The president also may note the broad opposition to Russia’s invasion among Americans of both parties to argue that the country is not as fractured as it sometimes appears, the adviser said.
Either way, the threat to the international order posed by Russia’s invasion of its neighbor will be a defining element.
“The magnitude of the visceral reaction to what’s going on there is so significant that it’s just hard for me to imagine him just relegating it to point number five,” said Michael Waldman, who helped write four of President Bill Clinton’s State of the Union addresses and is now president of the Brennan Center for Justice at NYU School of Law. “Biden needs to rally the democrats — with a small ‘d’ — against the autocrats worldwide, and he cares a lot about that.”
Work on the speech has been underway for months inside the White House. Bruce Reed, Biden’s deputy chief of staff, has been coordinating policy initiatives to be highlighted in the address, while longtime Biden aide Mike Donilon and Biden’s chief speechwriter, Vinay Reddy, have taken the lead on writing and framing it.
One person familiar with the address said the speech appeared designed to appeal to three groups of voters whose support Biden needs: moderate Democrats, independents and “Never Trump” Republicans. Biden’s approval rating has hit the lowest point of his presidency, with only 37 percent of Americans saying they approve of the job he is doing, according to a Washington Post-ABC News poll released Sunday.
Biden is particularly weak with independents. Sixty-one percent of them disapprove of his performance, according to the poll, and 59 percent said they do not believe the president, who is 79, has the “mental sharpness” to do his job effectively.
As the White House seeks to strike the right tone between touting accomplishments and acknowledging pain, there has been no shortage of outside advice. A guest essay published in the New York Times by David Axelrod, for example, urges Biden to adopt a humble tone during the address.
“Recognize that we are still in the grips of a national trauma,” advised Axelrod, who was President Barack Obama’s chief political strategist. The essay was circulated among Biden allies, though it’s not clear top White House aides agree with the advice, according to a person familiar with the discussions who spoke on the condition of anonymity to disclose private dynamics.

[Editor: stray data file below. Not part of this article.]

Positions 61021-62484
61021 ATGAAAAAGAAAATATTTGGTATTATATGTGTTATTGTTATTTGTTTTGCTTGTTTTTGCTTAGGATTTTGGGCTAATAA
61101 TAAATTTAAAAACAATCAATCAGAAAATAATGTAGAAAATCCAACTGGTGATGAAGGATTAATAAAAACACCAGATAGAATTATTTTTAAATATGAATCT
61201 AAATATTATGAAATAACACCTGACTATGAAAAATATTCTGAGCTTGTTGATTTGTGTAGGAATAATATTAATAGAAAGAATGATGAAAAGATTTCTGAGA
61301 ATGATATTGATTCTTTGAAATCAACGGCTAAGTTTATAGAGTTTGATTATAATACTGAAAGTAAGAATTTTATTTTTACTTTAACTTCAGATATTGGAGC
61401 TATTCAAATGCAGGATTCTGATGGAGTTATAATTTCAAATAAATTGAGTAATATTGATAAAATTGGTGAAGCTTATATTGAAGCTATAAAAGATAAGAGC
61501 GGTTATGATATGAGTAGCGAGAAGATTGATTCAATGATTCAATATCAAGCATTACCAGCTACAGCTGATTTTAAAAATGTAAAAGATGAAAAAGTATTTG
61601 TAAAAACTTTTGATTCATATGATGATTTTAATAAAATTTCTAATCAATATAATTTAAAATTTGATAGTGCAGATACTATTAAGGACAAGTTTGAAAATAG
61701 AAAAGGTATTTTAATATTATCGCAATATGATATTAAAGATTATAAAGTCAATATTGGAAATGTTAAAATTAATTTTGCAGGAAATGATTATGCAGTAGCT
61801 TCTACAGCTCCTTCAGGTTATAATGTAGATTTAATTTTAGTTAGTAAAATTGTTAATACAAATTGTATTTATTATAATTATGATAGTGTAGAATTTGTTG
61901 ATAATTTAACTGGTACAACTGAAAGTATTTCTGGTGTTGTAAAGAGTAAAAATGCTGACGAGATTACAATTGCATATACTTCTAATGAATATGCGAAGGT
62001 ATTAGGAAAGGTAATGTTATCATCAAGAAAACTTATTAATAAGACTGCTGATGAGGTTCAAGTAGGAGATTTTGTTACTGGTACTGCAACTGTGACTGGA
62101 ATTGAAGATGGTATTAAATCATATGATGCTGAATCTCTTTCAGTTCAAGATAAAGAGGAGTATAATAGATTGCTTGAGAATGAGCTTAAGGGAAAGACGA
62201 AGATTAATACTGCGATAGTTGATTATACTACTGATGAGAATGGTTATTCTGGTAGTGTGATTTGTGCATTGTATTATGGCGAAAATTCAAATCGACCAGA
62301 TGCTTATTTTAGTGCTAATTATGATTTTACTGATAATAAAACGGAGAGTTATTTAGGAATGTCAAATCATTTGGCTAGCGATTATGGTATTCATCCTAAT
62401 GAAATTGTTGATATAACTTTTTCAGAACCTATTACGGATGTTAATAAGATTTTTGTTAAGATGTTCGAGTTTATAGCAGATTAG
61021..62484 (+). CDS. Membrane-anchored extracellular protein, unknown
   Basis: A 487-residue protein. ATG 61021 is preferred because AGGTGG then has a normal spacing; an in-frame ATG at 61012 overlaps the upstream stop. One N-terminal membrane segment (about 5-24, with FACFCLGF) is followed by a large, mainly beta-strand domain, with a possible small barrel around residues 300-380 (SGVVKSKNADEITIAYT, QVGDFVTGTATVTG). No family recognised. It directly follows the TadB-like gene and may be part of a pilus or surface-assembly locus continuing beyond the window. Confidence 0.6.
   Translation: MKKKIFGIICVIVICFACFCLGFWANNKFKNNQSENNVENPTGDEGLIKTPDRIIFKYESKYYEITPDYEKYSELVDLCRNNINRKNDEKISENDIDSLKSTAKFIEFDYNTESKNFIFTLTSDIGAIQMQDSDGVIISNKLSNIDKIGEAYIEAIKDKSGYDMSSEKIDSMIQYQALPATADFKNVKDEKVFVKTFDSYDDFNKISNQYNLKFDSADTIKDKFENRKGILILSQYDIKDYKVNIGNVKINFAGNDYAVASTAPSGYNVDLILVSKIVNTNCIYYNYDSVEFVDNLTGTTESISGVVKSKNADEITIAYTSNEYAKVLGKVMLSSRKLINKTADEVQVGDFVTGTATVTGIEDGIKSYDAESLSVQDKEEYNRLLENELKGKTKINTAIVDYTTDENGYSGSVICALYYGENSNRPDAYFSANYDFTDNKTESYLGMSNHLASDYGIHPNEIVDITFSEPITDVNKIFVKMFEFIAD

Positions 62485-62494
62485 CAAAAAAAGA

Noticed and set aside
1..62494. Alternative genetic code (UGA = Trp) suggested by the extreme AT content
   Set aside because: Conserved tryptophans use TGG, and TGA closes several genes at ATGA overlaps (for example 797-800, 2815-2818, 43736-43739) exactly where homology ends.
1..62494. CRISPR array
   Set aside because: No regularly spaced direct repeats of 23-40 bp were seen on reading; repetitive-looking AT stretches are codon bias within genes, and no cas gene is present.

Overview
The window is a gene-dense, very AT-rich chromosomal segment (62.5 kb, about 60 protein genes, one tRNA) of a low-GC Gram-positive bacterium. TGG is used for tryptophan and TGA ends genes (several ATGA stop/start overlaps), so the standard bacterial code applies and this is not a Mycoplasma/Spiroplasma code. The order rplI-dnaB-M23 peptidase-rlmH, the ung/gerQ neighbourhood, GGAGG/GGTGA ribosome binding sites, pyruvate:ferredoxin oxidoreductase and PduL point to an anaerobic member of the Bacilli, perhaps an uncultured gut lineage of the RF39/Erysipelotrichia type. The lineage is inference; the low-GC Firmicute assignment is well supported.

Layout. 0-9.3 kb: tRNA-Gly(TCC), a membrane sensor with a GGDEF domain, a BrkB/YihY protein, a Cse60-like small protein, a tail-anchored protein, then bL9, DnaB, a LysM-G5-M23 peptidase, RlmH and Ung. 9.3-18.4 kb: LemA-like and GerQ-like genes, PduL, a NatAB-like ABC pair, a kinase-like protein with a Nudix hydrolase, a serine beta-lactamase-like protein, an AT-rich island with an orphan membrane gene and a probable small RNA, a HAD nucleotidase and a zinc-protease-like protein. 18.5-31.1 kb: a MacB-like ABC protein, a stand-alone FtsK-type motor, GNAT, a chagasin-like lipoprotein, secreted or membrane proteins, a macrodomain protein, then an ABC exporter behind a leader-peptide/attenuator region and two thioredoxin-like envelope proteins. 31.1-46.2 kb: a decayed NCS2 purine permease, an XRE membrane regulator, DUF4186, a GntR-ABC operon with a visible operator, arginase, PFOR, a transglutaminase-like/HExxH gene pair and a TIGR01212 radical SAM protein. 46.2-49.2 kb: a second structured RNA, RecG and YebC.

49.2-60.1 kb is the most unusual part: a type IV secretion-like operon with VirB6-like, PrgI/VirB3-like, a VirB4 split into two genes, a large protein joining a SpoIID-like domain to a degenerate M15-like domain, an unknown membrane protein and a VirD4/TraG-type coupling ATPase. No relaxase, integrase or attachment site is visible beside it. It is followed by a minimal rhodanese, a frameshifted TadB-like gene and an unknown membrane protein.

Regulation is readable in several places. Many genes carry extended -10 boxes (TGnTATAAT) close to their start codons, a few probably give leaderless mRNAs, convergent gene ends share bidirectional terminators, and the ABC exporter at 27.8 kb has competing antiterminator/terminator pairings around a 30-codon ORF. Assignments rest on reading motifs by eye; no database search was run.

Despite the wartime emphasis, some parts of the speech will be more traditional. The White House has signaled to activists, for example, that Biden will use the address to sell the $1.2 trillion infrastructure package that he signed into law in November. He will travel to Superior, Wis., soon after the speech to highlight how funds from the package can be used to repair the community’s roads and bridges.
Biden said in January that he hoped to travel around the country more in 2022, but his events outside of Washington have not noticeably increased, as the White House has been consumed with the Ukraine crisis, choosing a Supreme Court nominee and other priorities. Biden’s aides now say his ramped-up travel will come after the State of the Union address.
Biden aides briefing reporters on the speech Monday afternoon would not say whether Biden would mention his one-time signature legislation by name. “It’s not about the name of the bill. It’s about the ideas,” said one top Biden aide.
The Russian invasion complicates Biden’s message in some ways, activists said.
Climate activists have been pushing the White House to use the speech to elevate the need for clean energy incentives and renew his call for electrifying the country’s transportation system. But some said they recognize that Biden will also need to address the urgent spike in gas prices resulting from the war, which could require an increase in gas supply in the immediate future.
“He’ll put the near-term energy supply first, but I do think he may pivot, saying that current high oil prices demonstrate exactly why we need to move to an electrification of our transportation systems,” said Paul Bledsoe, a strategic adviser to the Progressive Policy Institute who was part of Clinton’s climate team.
As a combination of a wartime speech and a more traditional talk, the address risks running long, as many have in the past.
Dodd, who watched many of them during his years in Congress from 1975 to 2011, warned against that tendency, saying, “Sometimes the length of the thing can obliterate the core message.”
Jeff Stein and Anna Phillips contributed to this report.